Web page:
This stunning wall map of India, dating to 1838 is James Wyld's reissued of William Faden's important c. 1799 map of the same region. This is one of the largest and most impressive maps of India to emerge in the 19th century. This chart depicts the subcontinent from Bombay ( Mumbai ) and Aurangabad, south including the northern half of Sri Lanka (Ceylon). Though largely based on the 18th century mapmaking work of James Rennell, Wyld has significantly updated the Faden's cartographic representation of India by incorporating the survey work of Sir Archibald Campbell, Col. Kelly, Captain Pringle, and Colonel Allen. Consequently the issue of this important map marks a significant advancement in the 18th century perspective of India. The subcontinent is now crisscrossed with a broad network of roadways and significant interior detail has been added throughout. Here and there on the map are notes regarding the dates and battles related to the British conquest of India in the 18th century - these as well as the overall structure of the map have been retained from the original Faden map.
James Wyld I (1790 - 1836) and his son James Wyld II (November 20, 1812 - 1887) were the principles of English mapmaking dynasty active in London during much of the 19th century. The elder Wyld was a map publisher under William Faden and did considerable work on the Ordinance Survey. On Faden's retirement, Wyld took over Faden's workshop acquiring many of his plates. Wyld's work can often be distinguished from his son's maps through his imprint, which he signed as 'Successor to Faden'. Following in his father's footsteps the younger Wyld joined the Royal Geographical Society in 1830 at the tender age of 18. When his father died in 1836, James Wyld II was prepared to fully take over and expand his father's considerable cartographic enterprise. Like his father and Faden, Wyld II held the title of official Geographer to the Crown, in this case, Queen Victoria. In 1852 he moved operations from William Faden's old office at Charing Cross East (1837 - 1852) to a new larger space at 475 Strand. Wyld II also chose to remove Faden's name from all of his updated map plates. Wyld II continued to update and republish both his father's work and the work of William Faden well into the late 1880s. One of Wyld's most eccentric and notable achievements is his 1851 construction of a globe 19 meters (60 feet) in diameter in the heart of Leicester Square, London. In the 1840s Wyld also embarked upon a political career, being elected to parliament in 1847 and again in 1857. He died in 1887 following a prolific and distinguished career. After Wyld II's death, the family business was briefly taken over by James John Cooper Wyld (1844 - 1907), his son, who ran the firm from 1887 to 1893 before selling the business to Edward Stanford. All three Wylds are notable for producing, in addition to their atlas maps, short run maps expounding upon important historical events - illustrating history as it was happening - among them are maps related to the California Gold Rush, the New South Wales Gold Rush, the Scramble for Africa, the Oregon Question, and more.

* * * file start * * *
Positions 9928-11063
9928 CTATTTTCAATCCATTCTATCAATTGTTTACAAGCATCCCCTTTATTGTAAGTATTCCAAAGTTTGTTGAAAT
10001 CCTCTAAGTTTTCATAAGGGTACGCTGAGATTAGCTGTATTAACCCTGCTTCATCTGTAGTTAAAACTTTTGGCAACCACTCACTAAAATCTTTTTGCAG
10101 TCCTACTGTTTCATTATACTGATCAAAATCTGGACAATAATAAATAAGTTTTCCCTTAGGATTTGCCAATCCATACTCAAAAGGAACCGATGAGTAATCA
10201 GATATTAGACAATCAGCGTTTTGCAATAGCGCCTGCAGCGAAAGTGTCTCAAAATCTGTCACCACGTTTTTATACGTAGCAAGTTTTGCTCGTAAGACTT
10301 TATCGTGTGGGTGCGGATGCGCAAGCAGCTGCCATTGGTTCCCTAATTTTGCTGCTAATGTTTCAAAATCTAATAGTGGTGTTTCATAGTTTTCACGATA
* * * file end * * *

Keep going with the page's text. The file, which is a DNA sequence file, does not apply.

Wyld, J., A new general atlas of modern geography consisting of a complete collection of maps of the four quarters of the globe delineating their physical features and coloured to show the limits of their respective states : including also the latest geographical and nautical discoveries, c. 1838.
Very good. Professionally flattened. Two sheets joined.